COLUMBUS, Ohio - Scientists have good news for libraries and their legions of customers. According to research by Columbus-based Battelle, the virus that causes COVID-19 is undetectable on books and other common materials after three days.
That means items appear safe for re-circulation after a relatively brief and inexpensive 72-hour quarantine.
Officials with the Columbus Metropolitan Library and other systems cheered the findings, which were released this week as part of a national project on the safe reopening of archives, libraries and museums.
Columbus has already been adhering to a three-day quarantine for items based on initial recommendations from the Centers for Disease Control and Prevention, spokesman Ben Zenitsky said Tuesday.
“These results really affirm that the virus is not detectable on common library materials after that time,” he said. “We will continue doing what we’re doing.”
Will Richter, principal research scientist at Battelle, said the study built on existing research to essentially put materials through the worst that a sneezing adult or drooling toddler could do.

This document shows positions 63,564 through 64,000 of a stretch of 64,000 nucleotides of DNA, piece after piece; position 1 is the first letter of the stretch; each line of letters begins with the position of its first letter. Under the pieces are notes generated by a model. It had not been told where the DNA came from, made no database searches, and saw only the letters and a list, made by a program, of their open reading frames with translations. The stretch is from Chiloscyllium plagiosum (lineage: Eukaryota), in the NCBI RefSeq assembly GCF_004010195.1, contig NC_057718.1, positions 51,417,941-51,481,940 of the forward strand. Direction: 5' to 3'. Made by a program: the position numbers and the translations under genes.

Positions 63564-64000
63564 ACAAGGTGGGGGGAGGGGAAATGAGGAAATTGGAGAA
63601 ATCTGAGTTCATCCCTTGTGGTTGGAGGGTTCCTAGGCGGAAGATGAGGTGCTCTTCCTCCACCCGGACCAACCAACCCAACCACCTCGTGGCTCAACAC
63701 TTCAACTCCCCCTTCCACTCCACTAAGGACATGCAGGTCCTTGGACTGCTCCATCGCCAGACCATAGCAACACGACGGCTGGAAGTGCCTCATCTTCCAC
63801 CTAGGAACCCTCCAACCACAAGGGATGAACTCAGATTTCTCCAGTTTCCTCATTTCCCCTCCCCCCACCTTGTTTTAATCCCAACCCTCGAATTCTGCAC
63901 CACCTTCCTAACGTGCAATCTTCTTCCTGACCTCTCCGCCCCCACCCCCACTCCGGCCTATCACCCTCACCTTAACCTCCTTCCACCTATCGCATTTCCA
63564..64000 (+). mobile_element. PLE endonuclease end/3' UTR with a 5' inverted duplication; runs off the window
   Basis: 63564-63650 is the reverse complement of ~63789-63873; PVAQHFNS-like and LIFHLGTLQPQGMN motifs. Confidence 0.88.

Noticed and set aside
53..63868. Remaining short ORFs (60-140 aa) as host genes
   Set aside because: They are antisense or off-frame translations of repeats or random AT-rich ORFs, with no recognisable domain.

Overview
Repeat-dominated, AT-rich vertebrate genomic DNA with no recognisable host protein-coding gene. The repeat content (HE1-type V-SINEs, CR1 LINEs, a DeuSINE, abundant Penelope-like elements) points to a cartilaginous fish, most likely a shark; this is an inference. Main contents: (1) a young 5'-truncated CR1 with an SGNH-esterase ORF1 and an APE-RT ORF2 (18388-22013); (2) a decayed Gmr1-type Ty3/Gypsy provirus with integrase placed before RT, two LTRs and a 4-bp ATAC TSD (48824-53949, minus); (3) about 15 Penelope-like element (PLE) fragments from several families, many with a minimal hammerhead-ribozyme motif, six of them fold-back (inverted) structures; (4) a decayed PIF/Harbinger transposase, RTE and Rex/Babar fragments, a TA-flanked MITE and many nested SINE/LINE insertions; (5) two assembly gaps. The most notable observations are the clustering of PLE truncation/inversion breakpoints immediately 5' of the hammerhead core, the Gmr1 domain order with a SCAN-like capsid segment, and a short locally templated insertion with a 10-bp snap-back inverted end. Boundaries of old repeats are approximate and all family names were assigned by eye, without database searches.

Hard and soft book covers, paper pages inside closed books, mylar book jackets and plastic DVD cases were “inoculated” with liquid droplets containing thousands of particles of SARS-CoV-2, the virus that causes the COVID-19 illness.
“We wanted to replicate a decently worst-case scenario,” Richter said. “There’s a formula for synthetic saliva. We basically make fake spit.”
The virus was not detectable after one day on the hard and soft book covers and DVD cases, and couldn’t be found on the paper inside a book and on mylar jackets after three days.
The findings are part of the Reopening Archives, Libraries, and Museums (REALM) Project, which is supported by Battelle, the Institute of Museum and Library Sciences and OCLC, a nonprofit library technology and research organization.
More results are expected in July.
“Scientific research is essential to answer questions about the spread of the coronavirus on materials that are ever-present in our nation’s libraries, archives and museums,” Crosby Kemper, director of the Institute of Museum and Library Sciences, said in a news release.
Kemper said systems know that organizations and the public are asking, “How can we mitigate risk to staff? How should patrons and visitors handle books, touchable exhibits or DVD cases?”
Richter, a microbiologist, said it’s up to libraries and other organizations to design their quarantine procedures based on research findings. “We did the science part,” he said.
For updates about additional research through the REALM project, go to oc.lc/realm-project
Follow Rita Price on Twitter: @RitaPrice